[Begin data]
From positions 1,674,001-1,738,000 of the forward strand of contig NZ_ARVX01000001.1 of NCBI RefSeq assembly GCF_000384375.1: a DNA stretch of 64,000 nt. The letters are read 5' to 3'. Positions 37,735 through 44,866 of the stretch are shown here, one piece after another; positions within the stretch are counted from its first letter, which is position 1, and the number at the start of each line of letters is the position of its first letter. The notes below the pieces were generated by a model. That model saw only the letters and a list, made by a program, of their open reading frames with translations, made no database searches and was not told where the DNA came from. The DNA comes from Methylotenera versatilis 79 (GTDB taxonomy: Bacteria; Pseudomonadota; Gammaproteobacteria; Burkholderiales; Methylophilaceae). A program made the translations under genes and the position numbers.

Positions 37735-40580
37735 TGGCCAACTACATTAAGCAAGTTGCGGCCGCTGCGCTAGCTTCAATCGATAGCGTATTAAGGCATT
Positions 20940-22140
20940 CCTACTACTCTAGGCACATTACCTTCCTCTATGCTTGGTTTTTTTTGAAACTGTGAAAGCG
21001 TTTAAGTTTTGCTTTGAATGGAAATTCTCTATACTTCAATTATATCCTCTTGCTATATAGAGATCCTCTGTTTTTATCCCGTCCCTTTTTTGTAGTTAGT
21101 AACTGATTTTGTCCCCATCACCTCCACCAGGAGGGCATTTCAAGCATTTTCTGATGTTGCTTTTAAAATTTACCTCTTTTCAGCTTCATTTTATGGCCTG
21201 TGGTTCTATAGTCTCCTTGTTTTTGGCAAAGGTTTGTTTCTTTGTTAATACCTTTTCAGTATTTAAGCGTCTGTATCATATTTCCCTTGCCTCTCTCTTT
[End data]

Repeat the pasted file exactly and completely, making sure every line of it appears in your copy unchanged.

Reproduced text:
From positions 1,674,001-1,738,000 of the forward strand of contig NZ_ARVX01000001.1 of NCBI RefSeq assembly GCF_000384375.1: a DNA stretch of 64,000 nt. The letters are read 5' to 3'. Positions 37,735 through 44,866 of the stretch are shown here, one piece after another; positions within the stretch are counted from its first letter, which is position 1, and the number at the start of each line of letters is the position of its first letter. The notes below the pieces were generated by a model. That model saw only the letters and a list, made by a program, of their open reading frames with translations, made no database searches and was not told where the DNA came from. The DNA comes from Methylotenera versatilis 79 (GTDB taxonomy: Bacteria; Pseudomonadota; Gammaproteobacteria; Burkholderiales; Methylophilaceae). A program made the translations under genes and the position numbers.

Positions 37735-40580
37735 TGGCCAACTACATTAAGCAAGTTGCGGCCGCTGCGCTAGCTTCAATCGATAGCGTATTAAGGCATT
Positions 20940-22140
20940 CCTACTACTCTAGGCACATTACCTTCCTCTATGCTTGGTTTTTTTTGAAACTGTGAAAGCG
21001 TTTAAGTTTTGCTTTGAATGGAAATTCTCTATACTTCAATTATATCCTCTTGCTATATAGAGATCCTCTGTTTTTATCCCGTCCCTTTTTTGTAGTTAGT
21101 AACTGATTTTGTCCCCATCACCTCCACCAGGAGGGCATTTCAAGCATTTTCTGATGTTGCTTTTAAAATTTACCTCTTTTCAGCTTCATTTTATGGCCTG
21201 TGGTTCTATAGTCTCCTTGTTTTTGGCAAAGGTTTGTTTCTTTGTTAATACCTTTTCAGTATTTAAGCGTCTGTATCATATTTCCCTTGCCTCTCTCTTT